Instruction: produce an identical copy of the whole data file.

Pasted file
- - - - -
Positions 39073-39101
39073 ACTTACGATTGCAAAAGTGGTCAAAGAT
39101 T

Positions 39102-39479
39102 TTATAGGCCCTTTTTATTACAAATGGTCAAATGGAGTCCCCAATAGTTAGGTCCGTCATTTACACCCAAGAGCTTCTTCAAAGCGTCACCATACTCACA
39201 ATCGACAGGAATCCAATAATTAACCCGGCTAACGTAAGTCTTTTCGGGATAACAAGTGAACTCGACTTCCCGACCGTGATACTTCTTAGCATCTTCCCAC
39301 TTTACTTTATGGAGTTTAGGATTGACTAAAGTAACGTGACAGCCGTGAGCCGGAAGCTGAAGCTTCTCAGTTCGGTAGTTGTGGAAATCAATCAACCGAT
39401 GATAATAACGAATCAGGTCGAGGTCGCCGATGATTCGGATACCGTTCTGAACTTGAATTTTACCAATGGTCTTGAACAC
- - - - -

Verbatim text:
Positions 39073-39101
39073 ACTTACGATTGCAAAAGTGGTCAAAGAT
39101 T

Positions 39102-39479
39102 TTATAGGCCCTTTTTATTACAAATGGTCAAATGGAGTCCCCAATAGTTAGGTCCGTCATTTACACCCAAGAGCTTCTTCAAAGCGTCACCATACTCACA
39201 ATCGACAGGAATCCAATAATTAACCCGGCTAACGTAAGTCTTTTCGGGATAACAAGTGAACTCGACTTCCCGACCGTGATACTTCTTAGCATCTTCCCAC
39301 TTTACTTTATGGAGTTTAGGATTGACTAAAGTAACGTGACAGCCGTGAGCCGGAAGCTGAAGCTTCTCAGTTCGGTAGTTGTGGAAATCAATCAACCGAT
39401 GATAATAACGAATCAGGTCGAGGTCGCCGATGATTCGGATACCGTTCTGAACTTGAATTTTACCAATGGTCTTGAACAC